78. 78.
    Wolfson AH, Bae K, Komaki R, Meyers C, Movsas B, Le Pechoux C, Werner-Wasik M, Videtic GM, Garces YI, Choy H. Primary analysis of a phase II randomized trial Radiation Therapy Oncology Group (RTOG) 0212: impact of different total doses and schedules of prophylactic cranial irradiation on chronic neurotoxicity and quality of life for patients with limited-disease. Int J Radiat Oncol Biol Phys. 2011;81:77–84.CrossRefGoogle Scholar
  79. 79.
    Le Pechoux C, Dunant A, Senan S, et al. Standard-dose versus higher-dose prophylactic cranial irradiation (PCI) in patients with limited-stage small-cell lung cancer in complete remission after chemotherapy and thoracic radiotherapy (PCI 99-01, EORTC 22003-08004, RTOG 0212, and IFCT 99-01): a randomised clinical trial. Lancet Oncol. 2009;10:467–74.PubMedCrossRefPubMedCentralGoogle Scholar
  80. 80.
    Meyers CA, Brown PD. Role and relevance of neurocognitive assessment in clinical trials of patients with CNS tumors. J Clin Oncol. 2006;24:1305–9.PubMedCrossRefGoogle Scholar
  81. 81.
    Gehring K, Taphoorn MJB, Sitskoorn MM, Aaronson NK. Predictors of subjective versus objective cognitive functioning in patients with stable grades II and III glioma. Neurooncol Pract. 2015;2:20–31.PubMedPubMedCentralGoogle Scholar
  82. 82.
    Meyers CA, Wefel JS. The use of the mini-mental state examination to assess cognitive functioning in cancer trials: no ifs, ands, buts, or sensitivity. J Clin Oncol. 2003;21:3557–8.CrossRefGoogle Scholar
  83. 83.
    Sul J, Kluetz P, Papadopopoulos E, Keegan P. Clinical outcome assessments in neuro-oncology: a regulatory perspective. Neurooncol Pract. 2016;3:4–9.PubMedGoogle Scholar
  84. 84.
    Wefel JS, Vardy J, Ahles T, Schagen SB. International cognition and cancer task force recommendations to harmonise studies of cognitive function in patients with cancer. Lancet Oncol. 2011;12:703–8.CrossRefGoogle Scholar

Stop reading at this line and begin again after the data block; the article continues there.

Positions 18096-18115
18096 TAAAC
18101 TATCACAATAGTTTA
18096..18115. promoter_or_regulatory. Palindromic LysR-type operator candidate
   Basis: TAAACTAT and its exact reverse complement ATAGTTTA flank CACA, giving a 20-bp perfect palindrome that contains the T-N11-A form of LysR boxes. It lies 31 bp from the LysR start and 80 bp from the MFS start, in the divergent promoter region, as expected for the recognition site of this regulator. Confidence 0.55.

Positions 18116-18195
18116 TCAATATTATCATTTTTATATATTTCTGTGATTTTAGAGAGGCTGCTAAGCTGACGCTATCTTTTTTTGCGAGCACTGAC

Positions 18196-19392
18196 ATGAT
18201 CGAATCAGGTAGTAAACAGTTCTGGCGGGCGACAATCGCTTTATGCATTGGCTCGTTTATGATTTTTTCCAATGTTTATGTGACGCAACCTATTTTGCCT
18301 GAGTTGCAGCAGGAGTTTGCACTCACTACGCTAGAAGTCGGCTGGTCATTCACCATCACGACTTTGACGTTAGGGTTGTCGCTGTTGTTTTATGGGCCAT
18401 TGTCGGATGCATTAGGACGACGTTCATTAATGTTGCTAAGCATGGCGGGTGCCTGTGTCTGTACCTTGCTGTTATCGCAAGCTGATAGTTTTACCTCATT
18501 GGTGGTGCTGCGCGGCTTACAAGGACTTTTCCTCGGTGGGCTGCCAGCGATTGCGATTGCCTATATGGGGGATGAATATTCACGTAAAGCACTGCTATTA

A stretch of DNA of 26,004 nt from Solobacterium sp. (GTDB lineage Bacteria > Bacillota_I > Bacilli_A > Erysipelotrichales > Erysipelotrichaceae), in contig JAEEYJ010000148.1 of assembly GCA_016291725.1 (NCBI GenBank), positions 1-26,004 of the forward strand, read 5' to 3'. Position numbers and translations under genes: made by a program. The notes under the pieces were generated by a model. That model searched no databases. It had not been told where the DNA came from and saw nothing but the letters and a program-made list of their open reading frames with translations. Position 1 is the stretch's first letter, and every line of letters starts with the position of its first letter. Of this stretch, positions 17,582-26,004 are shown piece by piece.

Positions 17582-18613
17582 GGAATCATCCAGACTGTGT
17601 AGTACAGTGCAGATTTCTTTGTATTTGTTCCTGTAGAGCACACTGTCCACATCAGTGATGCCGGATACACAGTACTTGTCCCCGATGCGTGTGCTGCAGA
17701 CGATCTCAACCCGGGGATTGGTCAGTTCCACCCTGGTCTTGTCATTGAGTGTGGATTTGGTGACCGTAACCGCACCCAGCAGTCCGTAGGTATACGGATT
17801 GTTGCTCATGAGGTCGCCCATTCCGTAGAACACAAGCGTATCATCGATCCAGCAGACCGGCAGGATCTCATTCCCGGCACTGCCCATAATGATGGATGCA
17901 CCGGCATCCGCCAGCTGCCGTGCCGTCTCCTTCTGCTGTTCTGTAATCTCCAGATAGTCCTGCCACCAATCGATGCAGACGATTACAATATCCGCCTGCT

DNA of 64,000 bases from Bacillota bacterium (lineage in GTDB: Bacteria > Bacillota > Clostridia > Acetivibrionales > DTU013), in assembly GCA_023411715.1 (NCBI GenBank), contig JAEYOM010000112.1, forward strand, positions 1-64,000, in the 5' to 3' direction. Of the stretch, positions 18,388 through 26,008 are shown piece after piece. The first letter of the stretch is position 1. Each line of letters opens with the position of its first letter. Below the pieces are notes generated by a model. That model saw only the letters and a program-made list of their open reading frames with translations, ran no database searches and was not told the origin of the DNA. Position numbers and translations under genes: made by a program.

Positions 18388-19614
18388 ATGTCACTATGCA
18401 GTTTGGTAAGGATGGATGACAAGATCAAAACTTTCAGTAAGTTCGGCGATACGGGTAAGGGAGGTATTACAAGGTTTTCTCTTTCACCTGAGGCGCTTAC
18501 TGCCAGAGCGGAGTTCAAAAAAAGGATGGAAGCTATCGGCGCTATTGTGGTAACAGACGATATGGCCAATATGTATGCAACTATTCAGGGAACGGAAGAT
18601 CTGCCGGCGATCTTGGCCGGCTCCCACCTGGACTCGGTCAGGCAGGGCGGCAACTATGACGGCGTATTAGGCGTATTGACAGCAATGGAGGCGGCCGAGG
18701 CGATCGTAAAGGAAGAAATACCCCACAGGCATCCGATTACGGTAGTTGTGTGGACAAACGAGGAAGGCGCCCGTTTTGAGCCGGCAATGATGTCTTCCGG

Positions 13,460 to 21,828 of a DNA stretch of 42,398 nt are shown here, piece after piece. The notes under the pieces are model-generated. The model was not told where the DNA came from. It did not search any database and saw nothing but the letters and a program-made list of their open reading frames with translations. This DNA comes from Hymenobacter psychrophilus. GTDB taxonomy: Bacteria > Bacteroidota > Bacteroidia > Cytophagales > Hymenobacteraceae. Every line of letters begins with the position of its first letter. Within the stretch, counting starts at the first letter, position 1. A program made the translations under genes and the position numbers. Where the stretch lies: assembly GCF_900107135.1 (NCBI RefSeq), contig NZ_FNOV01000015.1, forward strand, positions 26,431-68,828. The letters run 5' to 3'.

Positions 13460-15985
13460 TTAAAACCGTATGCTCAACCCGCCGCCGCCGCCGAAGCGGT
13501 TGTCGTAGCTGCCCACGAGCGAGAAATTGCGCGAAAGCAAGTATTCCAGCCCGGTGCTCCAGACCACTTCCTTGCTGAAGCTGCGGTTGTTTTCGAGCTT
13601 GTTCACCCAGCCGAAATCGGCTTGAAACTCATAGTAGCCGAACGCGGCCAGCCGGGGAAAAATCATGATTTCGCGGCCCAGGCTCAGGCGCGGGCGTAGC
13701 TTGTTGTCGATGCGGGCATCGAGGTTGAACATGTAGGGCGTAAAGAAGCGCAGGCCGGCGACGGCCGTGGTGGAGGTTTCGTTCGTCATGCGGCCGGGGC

85. 85.
    Benedict RH, David S, Groninger L, Brandt J. Hopkins verbal learning test—revised: normative data and analysis of inter-form and test-retest reliability. Clin Neuropsychol. 1998;12:43–55.CrossRefGoogle Scholar
  86. 86.
    Benton AL, Hamscher KD. Multilingual aphasia examination. Iowa City, IA: AJA Associates; 1989.Google Scholar
  87. 87.
    Tombaugh TN. Trail making test A and B: normative data stratified by age and education. Arch Clin Neuropsychol. 2004;19:203–14.PubMedPubMedCentralCrossRefGoogle Scholar
  88. 88.
    Reardon DA, Galanis E, DeGroot JF, et al. Clinical trial end points for high-grade glioma: the evolving landscape. Neuro-Oncology. 2011;13:353–61.PubMedPubMedCentralCrossRefGoogle Scholar
  89. 89.
    van den Bent MJ, Wefel JS, Schiff D, et al. Response assessment in neuro-oncology (a report of the RANO group): assessment of outcome in trials of diffuse low-grade gliomas. Lancet Oncol. 2011;12:583–93.PubMedPubMedCentralCrossRefGoogle Scholar
  90. 90.
    Blakeley JO, Coons SJ, Corboy JR, Kline Leidy N, Mendoza TR, Wefel JS. Clinical outcome assessment in malignant glioma trials: measuring signs, symptoms, and functional limitations. Neuro-Oncology. 2016;18(Suppl 2):ii13–20.PubMedPubMedCentralCrossRefGoogle Scholar
  91. 91.
    Alexander BM, Brown PD, Ahluwalia MS, et al. Clinical trial design for local therapies for brain metastases: a guideline by the Response Assessment in Neuro-Oncology Brain Metastases working group. Lancet Oncol. 2018;19:e33–42.PubMedCrossRefGoogle Scholar
  92. 92.
    Camidge DR, Lee EQ, Lin NU, et al. Clinical trial design for systemic agents in patients with brain metastases from solid tumours: a guideline by the Response Assessment in Neuro-Oncology Brain Metastases working group. Lancet Oncol. 2018;19:e20–32.CrossRefGoogle Scholar
  93. 93.
    Ouimet LA, Stewart A, Collins B, Schindler D, Bielajew C. Measuring neuropsychological change following breast cancer treatment: an analysis of statistical models. J Clin Exp Neuropsychol. 2009;31:73–89.PubMedCrossRefGoogle Scholar
  94. 94.